• On behalf of the president of the United States, Maj. Gen. James L. Hodge, Combined Arms Support Command commanding general, gives remarks during Saturday's presidential wreath-laying ceremony in Hollywood Cemetery, located along the James River in Richmond, Va. The ceremony honored the birth of President James Monroe, the nation's fifth commander in chief. (Photo by Jamie L. Carson, CASCOM Public Affairs)

    Honoring 'One of the True Giants of American History'

    On behalf of the president of the United States, Maj. Gen. James L. Hodge, Combined Arms Support Command commanding general, gives remarks during Saturday's presidential wreath-laying ceremony in Hollywood Cemetery, located along the James River in...

  • Maj. Gen. James L. Hodge and Command Sgt. Maj. James E. Riddick, Combined Arms Support Command's top leaders, place a wreath at the tomb of President James Monroe during a ceremony Saturday in Richmond's Hollywood Cemetery. To pay homage to the nation's leaders, ceremonies like this are held annually at the gravesites of each of the former presidents on their birthday. (Photo by Jamie L. Carson, CASCOM Public Affairs)

    Presidential Honors

    Maj. Gen. James L. Hodge and Command Sgt. Maj. James E. Riddick, Combined Arms Support Command's top leaders, place a wreath at the tomb of President James Monroe during a ceremony Saturday in Richmond's Hollywood Cemetery. To pay homage to the...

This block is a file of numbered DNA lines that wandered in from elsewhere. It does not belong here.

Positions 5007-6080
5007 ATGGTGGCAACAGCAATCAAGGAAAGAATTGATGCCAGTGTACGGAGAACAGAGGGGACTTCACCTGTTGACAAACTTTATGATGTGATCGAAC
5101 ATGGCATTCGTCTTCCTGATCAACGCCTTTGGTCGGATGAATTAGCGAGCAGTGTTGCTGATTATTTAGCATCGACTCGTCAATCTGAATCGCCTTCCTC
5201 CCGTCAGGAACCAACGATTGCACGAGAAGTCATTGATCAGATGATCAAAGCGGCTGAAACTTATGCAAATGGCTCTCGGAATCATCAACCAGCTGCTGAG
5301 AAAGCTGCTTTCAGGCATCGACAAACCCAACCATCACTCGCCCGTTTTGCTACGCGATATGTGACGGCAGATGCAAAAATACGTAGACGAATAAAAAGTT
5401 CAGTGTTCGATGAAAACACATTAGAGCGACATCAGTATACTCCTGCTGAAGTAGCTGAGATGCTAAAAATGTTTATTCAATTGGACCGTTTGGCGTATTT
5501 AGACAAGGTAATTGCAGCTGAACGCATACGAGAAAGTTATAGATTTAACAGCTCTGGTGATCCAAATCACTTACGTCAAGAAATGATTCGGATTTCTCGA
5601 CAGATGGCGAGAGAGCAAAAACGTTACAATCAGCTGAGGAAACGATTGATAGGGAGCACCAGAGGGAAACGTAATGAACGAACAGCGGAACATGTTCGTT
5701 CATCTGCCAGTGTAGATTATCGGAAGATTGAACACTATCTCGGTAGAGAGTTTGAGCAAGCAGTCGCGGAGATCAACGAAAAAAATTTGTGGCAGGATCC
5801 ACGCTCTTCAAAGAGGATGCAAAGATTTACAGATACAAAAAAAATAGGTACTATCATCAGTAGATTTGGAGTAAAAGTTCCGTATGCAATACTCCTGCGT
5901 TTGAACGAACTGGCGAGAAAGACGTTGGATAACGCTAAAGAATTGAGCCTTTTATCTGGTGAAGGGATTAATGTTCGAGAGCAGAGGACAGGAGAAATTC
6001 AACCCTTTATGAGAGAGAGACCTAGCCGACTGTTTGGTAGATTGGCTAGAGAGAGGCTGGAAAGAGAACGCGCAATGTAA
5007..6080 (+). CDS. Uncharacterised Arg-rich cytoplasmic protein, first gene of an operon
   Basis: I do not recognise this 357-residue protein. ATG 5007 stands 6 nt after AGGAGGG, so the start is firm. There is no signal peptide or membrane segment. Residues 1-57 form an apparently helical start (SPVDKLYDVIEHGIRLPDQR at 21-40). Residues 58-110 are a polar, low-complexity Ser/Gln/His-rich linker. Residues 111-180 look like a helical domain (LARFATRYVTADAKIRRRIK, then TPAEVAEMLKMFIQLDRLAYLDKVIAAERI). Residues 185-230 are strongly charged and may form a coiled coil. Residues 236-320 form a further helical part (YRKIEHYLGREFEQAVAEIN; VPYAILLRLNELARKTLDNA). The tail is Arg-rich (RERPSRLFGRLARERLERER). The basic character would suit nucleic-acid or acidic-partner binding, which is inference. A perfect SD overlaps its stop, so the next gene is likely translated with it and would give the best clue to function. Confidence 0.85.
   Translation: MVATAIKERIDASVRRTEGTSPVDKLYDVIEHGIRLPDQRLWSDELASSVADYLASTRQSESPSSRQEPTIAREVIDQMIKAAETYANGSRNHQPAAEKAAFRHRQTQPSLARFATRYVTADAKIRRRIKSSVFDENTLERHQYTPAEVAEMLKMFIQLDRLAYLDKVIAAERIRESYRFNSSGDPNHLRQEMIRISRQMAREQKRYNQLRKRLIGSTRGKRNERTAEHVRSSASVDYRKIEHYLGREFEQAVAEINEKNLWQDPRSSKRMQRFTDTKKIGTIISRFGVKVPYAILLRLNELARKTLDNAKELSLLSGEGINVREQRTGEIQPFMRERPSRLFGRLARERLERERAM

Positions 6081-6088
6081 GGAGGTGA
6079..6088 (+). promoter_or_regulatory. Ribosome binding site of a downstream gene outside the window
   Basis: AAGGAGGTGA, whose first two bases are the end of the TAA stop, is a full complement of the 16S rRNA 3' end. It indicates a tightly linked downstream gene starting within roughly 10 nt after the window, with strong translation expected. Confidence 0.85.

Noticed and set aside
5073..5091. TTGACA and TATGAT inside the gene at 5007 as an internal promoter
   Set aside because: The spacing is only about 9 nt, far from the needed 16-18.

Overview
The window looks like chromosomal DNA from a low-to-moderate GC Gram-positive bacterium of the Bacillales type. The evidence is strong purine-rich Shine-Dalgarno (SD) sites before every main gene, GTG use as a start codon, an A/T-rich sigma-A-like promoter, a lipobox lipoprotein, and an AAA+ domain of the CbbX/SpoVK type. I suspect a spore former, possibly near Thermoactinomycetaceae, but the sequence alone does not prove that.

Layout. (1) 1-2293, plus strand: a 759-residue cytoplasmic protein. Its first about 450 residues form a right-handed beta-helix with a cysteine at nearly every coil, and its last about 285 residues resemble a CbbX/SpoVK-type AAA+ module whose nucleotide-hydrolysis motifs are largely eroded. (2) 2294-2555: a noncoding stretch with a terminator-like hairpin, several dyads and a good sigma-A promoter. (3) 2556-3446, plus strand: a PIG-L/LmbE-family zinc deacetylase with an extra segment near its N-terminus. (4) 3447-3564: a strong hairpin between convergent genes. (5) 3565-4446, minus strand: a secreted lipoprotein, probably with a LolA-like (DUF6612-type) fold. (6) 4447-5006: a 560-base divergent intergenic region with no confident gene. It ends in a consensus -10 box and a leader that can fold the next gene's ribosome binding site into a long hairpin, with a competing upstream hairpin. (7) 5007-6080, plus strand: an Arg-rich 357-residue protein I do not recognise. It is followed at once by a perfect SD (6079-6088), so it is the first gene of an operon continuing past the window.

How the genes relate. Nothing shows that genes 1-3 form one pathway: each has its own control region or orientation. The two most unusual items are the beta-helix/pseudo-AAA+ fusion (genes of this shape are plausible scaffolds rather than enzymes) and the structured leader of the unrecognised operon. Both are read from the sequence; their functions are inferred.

• Maj. Gen. James L. Hodge, Combined Arms Support Command commanding general, and Command Sgt. Maj. James E. Riddick, CASCOM's command sergeant major, pay respects after placing a wreath at President James Monroe's gravesite on the anniversary of the president's birthday Saturday. Hodge and Riddick presented the wreath on behalf of the president of the United States during a ceremony in Hollywood Cemetery, Monroe's final resting place. (Photo by Jamie L. Carson, CASCOM Public Affairs)

    Rendering Honors

    Maj. Gen. James L. Hodge, Combined Arms Support Command commanding general, and Command Sgt. Maj. James E. Riddick, CASCOM's command sergeant major, pay respects after placing a wreath at President James Monroe's gravesite on the anniversary of the...

  • The 392nd Army Band from Fort Lee, Va., provides musical accompaniment during a presidential wreath-laying ceremony on the anniversary of the nation's fifth president's birthday at his tomb in Richmond's Hollywood Cemetery Saturday. President Monroe, a native of Westmoreland County, died July 4, 1831. (Photo by Jamie L. Carson, CASCOM Public Affairs)

    Musical Salute

    The 392nd Army Band from Fort Lee, Va., provides musical accompaniment during a presidential wreath-laying ceremony on the anniversary of the nation's fifth president's birthday at his tomb in Richmond's Hollywood Cemetery Saturday. President Monroe, a...

  • Chaplain Maj. Jack E. Dixon, 49th Quartermaster Group, gives the invocation during the presidential wreath-laying ceremony Saturday on the anniversary of President James Monroe's birthday. Monroe, the nation's fifth president, died in 1831 and is buried in Richmond's Hollywood Cemetery. (Photo by Jamie L. Carson, CASCOM Public Affairs)

    Paying Homage